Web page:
Motivational, Business, Nonfiction, Self Help, Psychology, Personal Development, Leadership, Relationships, Communication, Productivity, Career Development, Careers and Employment, Business Culture, Job Hunting and Career Guides, Management, Self-Improvement

Table of Contents

Introduction 1
1 Find Strength in Weak Ties 13
2 Sea Your Whole Network 35
3 Become a Broker and Fill Structural Holes 52
4 Seek Out Silos 71
5 Build Teams from All Over Your Network 91
6 Become a Super-Connector 106
7 Leverage Preferential Attachment 123
8 Create the Illusion of Majority 141
9 Resist Homophily 158
10 Skip Mixers-Share Activities Instead 174
11 Build Stronger Ties Through Multiplexity 192
Conclusion 209
Going Further 216
Acknowledgments 217
Notes 219
Index 234
About the Author 243


The book challenges the conventional wisdom about networking and offers a fresh perspective on how to build meaningful and diverse connections. The author, David Burkus, is a business school professor and a leading expert on networking. He argues that the best way to grow your network is not by introducing yourself to strangers at events or online, but by developing a better understanding of the existing network that’s already around you. He draws on scientific research and case studies to reveal the hidden patterns and principles that govern how networks operate and how we can leverage them to our advantage.

The book is divided into three parts. The first part explains why most of the advice we’ve heard about networking is wrong and introduces the concept of a “network literate” mindset. The second part explores the different types of people and relationships that make up our networks, such as weak ties, dormant ties, superconnectors, brokers, and multiplex ties. The third part provides practical strategies and tips on how to improve our network literacy, such as finding hidden connections, expanding our network diversity, creating shared activities, and becoming a better connector.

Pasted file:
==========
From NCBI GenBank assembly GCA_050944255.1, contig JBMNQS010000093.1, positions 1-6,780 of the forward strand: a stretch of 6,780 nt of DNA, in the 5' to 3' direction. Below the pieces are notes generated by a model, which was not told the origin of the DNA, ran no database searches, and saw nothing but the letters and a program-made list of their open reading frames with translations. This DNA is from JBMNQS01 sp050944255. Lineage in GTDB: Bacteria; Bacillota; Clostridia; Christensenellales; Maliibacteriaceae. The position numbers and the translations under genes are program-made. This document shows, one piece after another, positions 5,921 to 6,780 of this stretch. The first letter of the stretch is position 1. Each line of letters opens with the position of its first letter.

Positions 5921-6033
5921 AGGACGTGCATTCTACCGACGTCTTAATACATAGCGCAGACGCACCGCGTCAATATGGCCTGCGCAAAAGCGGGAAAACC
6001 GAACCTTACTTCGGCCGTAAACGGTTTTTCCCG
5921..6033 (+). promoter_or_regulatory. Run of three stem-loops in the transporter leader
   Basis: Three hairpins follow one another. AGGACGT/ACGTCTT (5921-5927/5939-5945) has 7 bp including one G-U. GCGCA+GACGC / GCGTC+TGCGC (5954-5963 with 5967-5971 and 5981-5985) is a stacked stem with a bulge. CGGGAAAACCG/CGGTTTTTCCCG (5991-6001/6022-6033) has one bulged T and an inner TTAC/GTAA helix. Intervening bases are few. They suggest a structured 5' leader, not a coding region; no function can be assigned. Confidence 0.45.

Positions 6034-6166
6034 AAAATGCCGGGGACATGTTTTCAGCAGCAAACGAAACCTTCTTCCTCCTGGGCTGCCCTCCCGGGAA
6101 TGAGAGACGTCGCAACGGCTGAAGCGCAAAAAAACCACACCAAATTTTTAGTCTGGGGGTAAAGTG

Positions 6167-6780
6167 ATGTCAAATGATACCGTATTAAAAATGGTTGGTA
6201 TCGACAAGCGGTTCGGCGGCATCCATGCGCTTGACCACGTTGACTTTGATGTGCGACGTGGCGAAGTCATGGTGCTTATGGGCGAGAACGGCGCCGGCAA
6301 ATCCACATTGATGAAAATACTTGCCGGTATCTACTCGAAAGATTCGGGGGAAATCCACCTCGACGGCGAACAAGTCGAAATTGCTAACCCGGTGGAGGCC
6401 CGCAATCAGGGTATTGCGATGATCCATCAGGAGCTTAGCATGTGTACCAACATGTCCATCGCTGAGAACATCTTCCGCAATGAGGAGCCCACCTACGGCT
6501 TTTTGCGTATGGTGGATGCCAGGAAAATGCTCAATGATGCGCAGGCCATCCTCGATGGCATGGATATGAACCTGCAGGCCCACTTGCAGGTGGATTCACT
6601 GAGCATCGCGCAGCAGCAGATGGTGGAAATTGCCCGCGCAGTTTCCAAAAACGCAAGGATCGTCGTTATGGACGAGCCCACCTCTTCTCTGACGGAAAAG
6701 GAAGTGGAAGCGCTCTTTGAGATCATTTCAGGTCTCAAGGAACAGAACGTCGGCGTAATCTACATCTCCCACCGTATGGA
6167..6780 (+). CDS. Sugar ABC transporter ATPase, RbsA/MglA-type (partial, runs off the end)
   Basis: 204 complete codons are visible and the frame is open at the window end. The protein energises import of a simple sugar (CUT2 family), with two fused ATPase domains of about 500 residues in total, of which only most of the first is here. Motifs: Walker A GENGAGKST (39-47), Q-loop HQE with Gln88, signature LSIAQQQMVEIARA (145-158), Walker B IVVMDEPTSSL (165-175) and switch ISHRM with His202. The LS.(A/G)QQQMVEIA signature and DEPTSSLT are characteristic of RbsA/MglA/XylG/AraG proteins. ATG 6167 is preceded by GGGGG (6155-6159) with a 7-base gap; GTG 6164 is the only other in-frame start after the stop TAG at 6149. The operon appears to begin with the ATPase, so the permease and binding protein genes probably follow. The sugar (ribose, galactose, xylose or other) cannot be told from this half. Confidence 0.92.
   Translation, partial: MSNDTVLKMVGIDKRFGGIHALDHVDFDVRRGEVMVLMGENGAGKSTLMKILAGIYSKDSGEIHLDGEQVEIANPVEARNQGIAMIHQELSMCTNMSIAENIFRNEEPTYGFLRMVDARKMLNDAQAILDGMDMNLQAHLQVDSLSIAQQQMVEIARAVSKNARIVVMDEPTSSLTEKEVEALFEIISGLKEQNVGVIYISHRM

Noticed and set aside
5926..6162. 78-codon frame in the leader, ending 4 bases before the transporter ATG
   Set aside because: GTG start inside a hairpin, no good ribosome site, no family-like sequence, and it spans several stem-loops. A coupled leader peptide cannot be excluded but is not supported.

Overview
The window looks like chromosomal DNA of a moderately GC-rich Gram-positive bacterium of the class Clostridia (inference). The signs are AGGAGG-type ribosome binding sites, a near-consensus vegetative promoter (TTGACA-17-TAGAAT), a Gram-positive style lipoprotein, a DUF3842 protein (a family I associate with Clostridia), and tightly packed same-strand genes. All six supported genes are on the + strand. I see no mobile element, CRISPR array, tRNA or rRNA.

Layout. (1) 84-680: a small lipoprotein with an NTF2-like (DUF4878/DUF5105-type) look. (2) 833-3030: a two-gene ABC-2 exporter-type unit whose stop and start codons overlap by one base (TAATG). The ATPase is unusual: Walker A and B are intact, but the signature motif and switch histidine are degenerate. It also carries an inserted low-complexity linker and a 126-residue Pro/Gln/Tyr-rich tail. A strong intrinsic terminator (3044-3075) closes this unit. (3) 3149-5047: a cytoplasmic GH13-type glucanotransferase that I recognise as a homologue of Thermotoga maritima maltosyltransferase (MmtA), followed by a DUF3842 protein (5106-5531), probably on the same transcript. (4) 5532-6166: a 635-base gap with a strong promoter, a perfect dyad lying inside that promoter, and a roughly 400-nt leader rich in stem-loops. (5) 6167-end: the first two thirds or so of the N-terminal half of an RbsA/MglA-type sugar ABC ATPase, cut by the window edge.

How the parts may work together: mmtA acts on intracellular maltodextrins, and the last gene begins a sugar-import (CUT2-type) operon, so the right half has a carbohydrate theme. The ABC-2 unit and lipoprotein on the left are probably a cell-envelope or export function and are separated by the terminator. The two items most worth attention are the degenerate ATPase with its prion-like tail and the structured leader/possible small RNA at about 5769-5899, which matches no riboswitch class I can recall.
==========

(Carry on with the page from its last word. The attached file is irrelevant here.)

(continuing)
I found the book to be very insightful and engaging. The author writes in a clear and conversational style that makes the book easy to read and understand. He uses stories and examples from various fields and industries to illustrate his points and make them relevant to different contexts. He also provides actionable advice and exercises that readers can apply to their own situations.

The book offers a refreshing and evidence-based approach to networking that goes beyond the usual clichés and stereotypes. It challenges us to rethink our assumptions and habits about networking and shows us how to be more intentional and strategic about our relationships. It also emphasizes the importance of diversity, authenticity, and generosity in building a strong and supportive network.

The book is not only useful for professionals who want to advance their careers, but also for anyone who wants to enrich their lives with more meaningful and diverse connections. It is a valuable resource for anyone who wants to learn how to network smarter, not harder.

Alex Lim is a certified book reviewer and editor with over 10 years of experience in the publishing industry. He has reviewed hundreds of books for reputable magazines and websites, such as The New York Times, The Guardian, and Goodreads. Alex has a master’s degree in comparative literature from Harvard University and a PhD in literary criticism from Oxford University. He is also the author of several acclaimed books on literary theory and analysis, such as The Art of Reading and How to Write a Book Review. Alex lives in London, England with his wife and two children. You can contact him at [email protected] or follow him on Website | Twitter | Facebook